Helsinki launches shore power connection in Vuosaari Harbour

The first onshore power supply connection in Vuosaari Harbour, a seaport facility in Helsinki, has been taken into use.

The system is used by vessels operated by Finnish shipping company Finnlines — M/S Finnmaid, Finnstar and Finnlady serving the route between Helsinki and Travemünde in Germany.

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The onshore power supply system was completed at Vuosaari Harbour in late 2023, and a similar system was completed at Travemünde Harbour at the beginning of 2024.

At the same time, technology allowing the reception of onshore power was also built on Finnlines’ vessels. M/S Finnmaid was the first ship to introduce the new system.

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“For years, Finnlines has invested systematically in improving the energy efficiency of its fleet. We will continue this development work in addition to our daily efforts. Onshore power supply is one important technical solution to reduce carbon dioxide emissions from ships. The Finnlines RoPax vessels Finnmaid, Finnstar and Finnlady operating between Helsinki and Travemünde can now use onshore power supply in both ports of call. In addition to emissions, the system also reduces harmful noise. This is an important environmental investment from both the Port of Helsinki and Finnlines,” COO Thomas Doepel, Vice President of Finnlines, commented.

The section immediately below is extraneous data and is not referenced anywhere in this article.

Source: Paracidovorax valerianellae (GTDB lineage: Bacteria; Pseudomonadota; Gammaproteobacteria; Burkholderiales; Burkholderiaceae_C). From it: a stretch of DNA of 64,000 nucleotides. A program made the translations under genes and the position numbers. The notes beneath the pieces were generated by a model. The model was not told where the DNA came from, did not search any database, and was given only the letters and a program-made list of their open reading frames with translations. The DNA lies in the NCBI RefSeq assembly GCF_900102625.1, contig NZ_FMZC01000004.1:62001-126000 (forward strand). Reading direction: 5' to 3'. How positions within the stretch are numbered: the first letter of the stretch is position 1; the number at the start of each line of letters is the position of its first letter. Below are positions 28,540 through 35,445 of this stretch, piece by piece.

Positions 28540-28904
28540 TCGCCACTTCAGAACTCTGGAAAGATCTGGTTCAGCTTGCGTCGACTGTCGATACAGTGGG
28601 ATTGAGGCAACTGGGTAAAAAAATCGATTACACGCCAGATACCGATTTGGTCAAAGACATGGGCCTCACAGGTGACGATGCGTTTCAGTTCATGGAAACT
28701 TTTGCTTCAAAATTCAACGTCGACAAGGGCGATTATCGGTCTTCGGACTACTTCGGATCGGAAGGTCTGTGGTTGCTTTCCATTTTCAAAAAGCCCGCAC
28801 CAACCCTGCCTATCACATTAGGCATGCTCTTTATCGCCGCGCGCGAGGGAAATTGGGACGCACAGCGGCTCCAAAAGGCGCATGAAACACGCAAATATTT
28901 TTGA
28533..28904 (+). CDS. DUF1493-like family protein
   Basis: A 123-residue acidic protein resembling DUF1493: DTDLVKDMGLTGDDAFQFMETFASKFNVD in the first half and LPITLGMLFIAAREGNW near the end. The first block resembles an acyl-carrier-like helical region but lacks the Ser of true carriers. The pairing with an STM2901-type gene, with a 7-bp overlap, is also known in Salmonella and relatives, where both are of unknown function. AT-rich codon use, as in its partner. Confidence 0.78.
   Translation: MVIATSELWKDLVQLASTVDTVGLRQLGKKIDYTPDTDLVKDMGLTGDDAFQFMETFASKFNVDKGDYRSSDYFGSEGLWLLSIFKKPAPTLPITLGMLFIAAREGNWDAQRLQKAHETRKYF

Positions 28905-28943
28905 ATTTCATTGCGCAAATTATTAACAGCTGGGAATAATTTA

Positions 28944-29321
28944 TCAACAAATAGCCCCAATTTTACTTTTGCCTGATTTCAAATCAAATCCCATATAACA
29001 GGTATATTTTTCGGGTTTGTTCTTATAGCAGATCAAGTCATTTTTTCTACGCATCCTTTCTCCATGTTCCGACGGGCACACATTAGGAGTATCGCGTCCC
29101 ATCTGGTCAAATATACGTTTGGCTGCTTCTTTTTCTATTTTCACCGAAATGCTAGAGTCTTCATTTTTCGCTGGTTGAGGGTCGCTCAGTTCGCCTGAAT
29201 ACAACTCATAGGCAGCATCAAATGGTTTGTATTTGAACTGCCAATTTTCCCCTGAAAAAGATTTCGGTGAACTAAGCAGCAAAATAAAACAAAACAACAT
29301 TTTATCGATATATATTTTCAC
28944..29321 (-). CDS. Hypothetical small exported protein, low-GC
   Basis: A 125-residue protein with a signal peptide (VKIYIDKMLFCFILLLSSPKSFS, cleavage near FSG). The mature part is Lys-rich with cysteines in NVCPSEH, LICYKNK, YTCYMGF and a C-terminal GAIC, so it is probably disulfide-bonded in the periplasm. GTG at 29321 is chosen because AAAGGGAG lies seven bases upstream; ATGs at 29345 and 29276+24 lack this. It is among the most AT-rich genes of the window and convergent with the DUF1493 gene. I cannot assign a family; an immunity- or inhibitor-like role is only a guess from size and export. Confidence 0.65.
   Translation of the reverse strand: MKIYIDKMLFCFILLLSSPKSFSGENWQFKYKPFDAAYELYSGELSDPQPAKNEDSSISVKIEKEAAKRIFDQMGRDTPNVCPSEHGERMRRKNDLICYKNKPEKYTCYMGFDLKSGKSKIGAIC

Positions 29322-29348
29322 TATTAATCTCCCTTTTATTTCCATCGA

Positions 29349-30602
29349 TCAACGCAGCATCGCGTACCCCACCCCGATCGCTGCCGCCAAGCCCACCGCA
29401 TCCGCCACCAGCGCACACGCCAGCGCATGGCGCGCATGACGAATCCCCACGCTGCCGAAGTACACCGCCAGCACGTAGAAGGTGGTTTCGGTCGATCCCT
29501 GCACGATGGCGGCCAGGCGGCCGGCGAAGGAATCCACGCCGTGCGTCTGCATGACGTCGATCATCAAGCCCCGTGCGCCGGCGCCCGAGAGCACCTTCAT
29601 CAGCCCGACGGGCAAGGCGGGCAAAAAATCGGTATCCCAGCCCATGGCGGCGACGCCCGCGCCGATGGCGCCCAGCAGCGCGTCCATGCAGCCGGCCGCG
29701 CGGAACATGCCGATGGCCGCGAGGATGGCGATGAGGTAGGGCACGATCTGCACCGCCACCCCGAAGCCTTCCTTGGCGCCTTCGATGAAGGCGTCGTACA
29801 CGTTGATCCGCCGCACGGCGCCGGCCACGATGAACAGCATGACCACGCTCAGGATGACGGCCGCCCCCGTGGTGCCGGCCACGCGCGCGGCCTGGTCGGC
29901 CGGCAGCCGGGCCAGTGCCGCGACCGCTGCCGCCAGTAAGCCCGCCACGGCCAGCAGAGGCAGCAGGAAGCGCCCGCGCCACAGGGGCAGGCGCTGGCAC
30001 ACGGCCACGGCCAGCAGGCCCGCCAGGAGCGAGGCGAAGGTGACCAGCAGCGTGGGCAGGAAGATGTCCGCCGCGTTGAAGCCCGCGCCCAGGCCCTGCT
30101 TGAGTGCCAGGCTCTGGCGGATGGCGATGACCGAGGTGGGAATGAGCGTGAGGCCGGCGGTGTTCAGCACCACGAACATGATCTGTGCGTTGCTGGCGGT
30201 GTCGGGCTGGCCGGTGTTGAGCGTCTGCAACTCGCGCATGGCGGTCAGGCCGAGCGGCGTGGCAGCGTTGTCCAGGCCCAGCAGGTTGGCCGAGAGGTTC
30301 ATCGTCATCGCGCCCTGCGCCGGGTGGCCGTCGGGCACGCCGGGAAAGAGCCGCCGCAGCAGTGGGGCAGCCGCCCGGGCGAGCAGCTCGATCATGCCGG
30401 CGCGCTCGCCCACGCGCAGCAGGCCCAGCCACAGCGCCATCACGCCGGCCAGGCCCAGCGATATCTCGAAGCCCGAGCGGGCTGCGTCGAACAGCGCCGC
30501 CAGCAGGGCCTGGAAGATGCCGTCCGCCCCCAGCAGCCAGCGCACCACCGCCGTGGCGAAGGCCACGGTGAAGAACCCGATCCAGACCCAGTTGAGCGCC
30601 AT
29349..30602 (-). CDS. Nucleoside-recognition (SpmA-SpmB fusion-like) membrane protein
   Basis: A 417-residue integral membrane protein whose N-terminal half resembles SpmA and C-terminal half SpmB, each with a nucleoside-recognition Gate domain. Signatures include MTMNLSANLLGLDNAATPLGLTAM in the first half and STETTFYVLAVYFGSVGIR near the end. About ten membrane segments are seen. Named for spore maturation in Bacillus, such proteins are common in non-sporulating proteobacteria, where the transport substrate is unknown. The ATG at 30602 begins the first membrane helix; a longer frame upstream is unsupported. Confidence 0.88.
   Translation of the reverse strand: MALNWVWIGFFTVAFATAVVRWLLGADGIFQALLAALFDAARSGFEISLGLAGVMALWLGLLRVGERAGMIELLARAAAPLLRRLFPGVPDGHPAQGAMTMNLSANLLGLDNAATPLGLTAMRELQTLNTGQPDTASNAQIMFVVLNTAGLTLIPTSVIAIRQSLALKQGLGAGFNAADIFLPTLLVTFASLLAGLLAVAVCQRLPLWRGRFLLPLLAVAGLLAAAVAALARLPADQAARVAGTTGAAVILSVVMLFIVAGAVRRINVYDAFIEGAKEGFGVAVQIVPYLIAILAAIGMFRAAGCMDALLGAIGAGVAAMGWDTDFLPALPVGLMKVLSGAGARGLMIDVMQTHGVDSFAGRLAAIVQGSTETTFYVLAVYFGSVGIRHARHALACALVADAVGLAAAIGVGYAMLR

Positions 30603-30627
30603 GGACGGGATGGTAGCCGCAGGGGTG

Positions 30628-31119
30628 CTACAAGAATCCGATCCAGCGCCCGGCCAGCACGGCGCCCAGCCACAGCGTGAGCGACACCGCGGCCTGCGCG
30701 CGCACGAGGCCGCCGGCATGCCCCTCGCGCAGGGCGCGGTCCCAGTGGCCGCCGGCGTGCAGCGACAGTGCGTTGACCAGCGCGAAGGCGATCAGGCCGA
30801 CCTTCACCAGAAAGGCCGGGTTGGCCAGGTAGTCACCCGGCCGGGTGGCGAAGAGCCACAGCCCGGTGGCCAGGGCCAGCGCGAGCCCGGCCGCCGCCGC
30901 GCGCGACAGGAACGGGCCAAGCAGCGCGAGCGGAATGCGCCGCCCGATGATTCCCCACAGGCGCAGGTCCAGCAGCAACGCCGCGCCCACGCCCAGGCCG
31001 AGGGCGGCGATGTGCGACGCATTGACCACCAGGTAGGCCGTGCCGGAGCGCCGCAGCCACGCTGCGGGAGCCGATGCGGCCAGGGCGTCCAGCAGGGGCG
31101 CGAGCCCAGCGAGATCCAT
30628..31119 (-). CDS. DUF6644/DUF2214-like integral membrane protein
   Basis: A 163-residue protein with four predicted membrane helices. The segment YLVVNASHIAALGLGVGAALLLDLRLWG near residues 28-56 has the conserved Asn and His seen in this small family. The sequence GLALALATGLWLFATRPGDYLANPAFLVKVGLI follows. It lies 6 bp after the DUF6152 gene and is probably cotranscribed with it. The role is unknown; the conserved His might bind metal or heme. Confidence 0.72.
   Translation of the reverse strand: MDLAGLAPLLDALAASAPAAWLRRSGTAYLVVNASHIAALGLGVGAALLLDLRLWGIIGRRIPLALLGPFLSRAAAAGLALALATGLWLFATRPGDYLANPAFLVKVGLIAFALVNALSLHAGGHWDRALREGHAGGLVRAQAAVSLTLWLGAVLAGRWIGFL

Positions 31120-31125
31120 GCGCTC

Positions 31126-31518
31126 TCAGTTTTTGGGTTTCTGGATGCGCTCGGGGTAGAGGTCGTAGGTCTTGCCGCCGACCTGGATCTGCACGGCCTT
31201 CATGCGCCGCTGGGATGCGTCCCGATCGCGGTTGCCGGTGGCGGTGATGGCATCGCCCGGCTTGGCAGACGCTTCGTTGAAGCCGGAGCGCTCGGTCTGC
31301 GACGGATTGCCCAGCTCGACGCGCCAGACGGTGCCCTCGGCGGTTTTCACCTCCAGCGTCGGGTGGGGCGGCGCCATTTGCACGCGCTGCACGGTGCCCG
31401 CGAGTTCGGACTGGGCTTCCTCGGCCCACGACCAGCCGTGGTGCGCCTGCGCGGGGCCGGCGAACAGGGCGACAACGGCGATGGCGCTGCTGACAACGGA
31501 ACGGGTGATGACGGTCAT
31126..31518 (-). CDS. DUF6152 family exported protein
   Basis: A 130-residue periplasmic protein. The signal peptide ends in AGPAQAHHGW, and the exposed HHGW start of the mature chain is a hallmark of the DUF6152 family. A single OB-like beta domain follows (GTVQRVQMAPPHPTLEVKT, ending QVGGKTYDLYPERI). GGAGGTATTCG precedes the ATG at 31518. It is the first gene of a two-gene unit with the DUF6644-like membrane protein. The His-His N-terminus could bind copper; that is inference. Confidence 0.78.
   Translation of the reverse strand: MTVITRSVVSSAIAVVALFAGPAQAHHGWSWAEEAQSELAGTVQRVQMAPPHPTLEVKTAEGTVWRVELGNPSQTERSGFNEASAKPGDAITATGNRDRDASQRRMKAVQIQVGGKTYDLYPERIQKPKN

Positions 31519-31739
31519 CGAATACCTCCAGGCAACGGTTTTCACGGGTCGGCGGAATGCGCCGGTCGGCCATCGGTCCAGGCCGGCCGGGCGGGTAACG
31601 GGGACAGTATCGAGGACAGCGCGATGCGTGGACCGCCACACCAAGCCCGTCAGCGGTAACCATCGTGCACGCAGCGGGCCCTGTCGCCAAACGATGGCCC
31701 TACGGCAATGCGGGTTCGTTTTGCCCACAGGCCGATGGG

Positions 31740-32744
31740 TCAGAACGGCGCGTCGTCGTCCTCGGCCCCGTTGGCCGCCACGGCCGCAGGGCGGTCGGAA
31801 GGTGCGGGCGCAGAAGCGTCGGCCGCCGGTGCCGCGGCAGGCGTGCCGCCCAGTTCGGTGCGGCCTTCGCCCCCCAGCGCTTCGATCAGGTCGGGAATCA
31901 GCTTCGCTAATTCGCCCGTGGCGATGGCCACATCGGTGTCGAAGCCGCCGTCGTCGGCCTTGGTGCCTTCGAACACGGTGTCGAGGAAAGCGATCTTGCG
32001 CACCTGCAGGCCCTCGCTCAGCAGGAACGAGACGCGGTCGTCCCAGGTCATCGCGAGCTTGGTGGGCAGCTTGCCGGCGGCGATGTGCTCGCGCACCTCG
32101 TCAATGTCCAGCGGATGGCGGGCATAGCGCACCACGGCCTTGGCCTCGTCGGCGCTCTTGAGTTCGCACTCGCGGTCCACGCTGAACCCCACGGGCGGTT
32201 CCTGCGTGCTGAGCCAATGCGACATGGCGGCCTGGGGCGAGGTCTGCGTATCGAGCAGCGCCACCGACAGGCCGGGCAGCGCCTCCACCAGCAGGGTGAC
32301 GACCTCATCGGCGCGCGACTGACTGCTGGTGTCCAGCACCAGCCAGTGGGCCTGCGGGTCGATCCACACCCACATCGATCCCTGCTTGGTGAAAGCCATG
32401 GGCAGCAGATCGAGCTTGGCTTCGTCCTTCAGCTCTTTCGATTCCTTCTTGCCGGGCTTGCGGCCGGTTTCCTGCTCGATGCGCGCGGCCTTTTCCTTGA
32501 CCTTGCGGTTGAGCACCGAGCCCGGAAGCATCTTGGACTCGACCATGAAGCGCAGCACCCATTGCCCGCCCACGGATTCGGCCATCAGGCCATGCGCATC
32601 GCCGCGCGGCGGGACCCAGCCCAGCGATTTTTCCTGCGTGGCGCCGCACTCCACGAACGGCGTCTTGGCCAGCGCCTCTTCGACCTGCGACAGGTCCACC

Under EU legislation, by 2030 nearly all passenger and container ships will be required to receive onshore power in maritime ports that receive at least 50 large passenger vessel port calls per year or at least 100 container ship port calls per year.

”We wanted to make great strides in these investments that are crucial to the environment,” Vesa Marttinen, VP of the cargo traffic business at Port of Helsinki, said.

”We built the first onshore power supply connections in ports in central Helsinki, where the reduction in air pollution will yield the most significant benefits due to housing near the ports. The first onshore power supply system in Katajanokka was completed in 2012, and we are now able to provide electricity generated on shore in Vuosaari as well,” Marttinen added.

In practice, the onshore power supply system is tailored to suit each type of vessel. The system on quay C in Vuosaari includes a 4 MW transformer and two remote-controlled cable cranes. Electric Power Finland was responsible for the system design and electrical installations, whereas the foundations and cable installations were carried out by the port.

Next, preparations for RoRo and LoLo transport onshore power supply projects designed to meet cargo transport needs will begin in Vuosaari Harbour. These onshore power supply systems are expected to be completed in 2026.

The Port of Helsinki and the Port of Lübeck received support from the European Union for the construction of the onshore power supply system, which contributes to efficient mobility and transport of goods in Europe. The EU provides funding for projects focusing on environmental investments and the reduction of emissions.

Onshore power supply refers to a system that produces shore-based electricity for a vessel in a port. This way, the vessel does not need to keep its auxiliary engines running to generate electricity. The use of onshore power can reduce the ship’s climate emissions in the harbour area to a significant degree, by up to 50–80%.